Oprah is opening the vault of The Oprah Winfrey Show with 25 years of hand-picked legendary interviews, a-ha moments, ugly cries and unforgettable surprises. A lot has changed since she ended the show, but many of our personal struggles have stayed the same. We’re all still looking to connect, to be seen and to know that we’re not alone. We’re also looking for some joy, some laughs and some much-needed inspiration. As we head into this new decade, what better time to look back and reflect, to take stock of how we’ve grown and to be reminded that we’re all in this together. The Oprah Winfrey Show aired from September 8th, 1986 to May 25, 2011 with 4,561 episodes. The show remains the highest-rated daytime talk show in American television history, averaging between 10 to 20 million viewers a day.
A Pro Football Player's Secret Shame
From October 18, 2005: Oprah talks to former New York Jets football player Laveranues Coles, who shares the story of the sexual abuse he experienced as a child by his stepfather. Oprah also talks to his mother. Psychologist Dr. Robin Smith weighs in on how people can let go of the shame they feel about their pasts and move forward unshackled.
Walter Cronkite & Katherine Graham
From April 1, 1997: Walter Cronkite and Katherine Graham sit down with Oprah recalling their careers reporting some of the biggest news stories. Oprah calls it a monumental mentor day hearing from two reporters she admires. Walter Cronkite speaks about his New York Times bestselling book, A Reporter's Life, where he shares his experiences covering some of the biggest news stories of his time from the assassination of John F. Kennedy, events of the civil rights movement and the first man to walk on the moon. Oprah also speaks with Katherine Graham about her book Personal History. She was the first woman to head a Fortune 500 company where she commanded Newsweek magazine, the Washington Post and television stations across the nation.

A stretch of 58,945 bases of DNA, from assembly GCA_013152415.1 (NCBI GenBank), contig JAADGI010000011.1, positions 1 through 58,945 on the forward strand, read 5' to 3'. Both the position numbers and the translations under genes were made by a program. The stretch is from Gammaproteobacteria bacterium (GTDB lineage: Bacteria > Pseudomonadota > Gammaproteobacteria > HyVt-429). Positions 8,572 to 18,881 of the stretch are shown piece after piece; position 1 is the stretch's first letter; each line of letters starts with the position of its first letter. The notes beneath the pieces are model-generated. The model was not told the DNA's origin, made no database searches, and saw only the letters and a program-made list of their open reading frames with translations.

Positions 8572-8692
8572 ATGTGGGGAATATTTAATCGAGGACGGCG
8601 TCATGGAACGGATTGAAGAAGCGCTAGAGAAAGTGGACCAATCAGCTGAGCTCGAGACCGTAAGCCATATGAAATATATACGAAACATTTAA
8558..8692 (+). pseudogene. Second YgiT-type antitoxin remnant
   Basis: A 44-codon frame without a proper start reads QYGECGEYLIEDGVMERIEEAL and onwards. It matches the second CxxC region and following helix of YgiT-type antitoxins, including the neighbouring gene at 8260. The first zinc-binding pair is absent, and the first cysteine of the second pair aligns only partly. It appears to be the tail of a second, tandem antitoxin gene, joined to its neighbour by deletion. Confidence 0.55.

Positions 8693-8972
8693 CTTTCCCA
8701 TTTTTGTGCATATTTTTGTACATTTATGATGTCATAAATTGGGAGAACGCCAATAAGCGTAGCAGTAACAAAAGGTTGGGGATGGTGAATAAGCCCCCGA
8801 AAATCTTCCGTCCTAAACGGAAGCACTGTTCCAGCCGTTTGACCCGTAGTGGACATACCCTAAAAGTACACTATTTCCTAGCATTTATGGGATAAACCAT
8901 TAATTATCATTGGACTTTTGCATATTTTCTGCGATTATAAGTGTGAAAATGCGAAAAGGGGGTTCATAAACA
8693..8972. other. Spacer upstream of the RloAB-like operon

Oprah Goes To Prison: The Pastor Who Killed His Wife
From February 18, 2005: Oprah travels to the North Carolina Maximum Security Prison and interviews a former minister convicted of killing his wife of 24 years. In the studio, she talks to Karen Fox, whose ex-husband, Michael, stabbed her more than 50 times and killed their two children, Lindsay and Jordan. Oprah also talks to Dr. Robi Ludwig, a psychotherapist and regular contributor to Court TV who has been researching spousal homicide for a book called, "Til Death Do Us Part: Love, Marriage, and Mind of the Killer Spouse."
Brooke Shields Struggle For Sanity
From May 4, 2005: Actress Brooke Shields, author of Down Came The Rain, reveals for the first time her real-life nightmare and battle with postpartum depression. Brooke describes the resulting mental collapse after she gave birth to her daughter Rowan, and talks about using medication to treat her depression.
Exclusive: The Amy Fisher Story
From September 27, 2004: Oprah interviews Amy Elizabeth Fisher known as "the Long Island Lolita". In 1992, at the age of 17, Amy shot and severely wounded Mary Jo Buttafuoco. At the time Amy was having an affair with Mary’s Jo’s husband, Joey Buttafuoco. Amy served seven years in prison. After staying out of the public eye she told her story in a book, Amy Fisher: If I Knew Then. Oprah feels there's a larger lesson in Amy's story: "The most important gift any parent can give their children, especially their daughters, is a sense of self-esteem. What happened to Amy doesn't happen to girls who have a sense of self-worth."
Lifestyle Makeovers: Toxic Relationships
From October 9, 2000: Oprah talks about how toxic relationships affect your health and well-being. We all have toxic people in our lives. In this episode we learn the words to say to stand up to toxic friends and family. Guests share how to confront conflict with grace and love.
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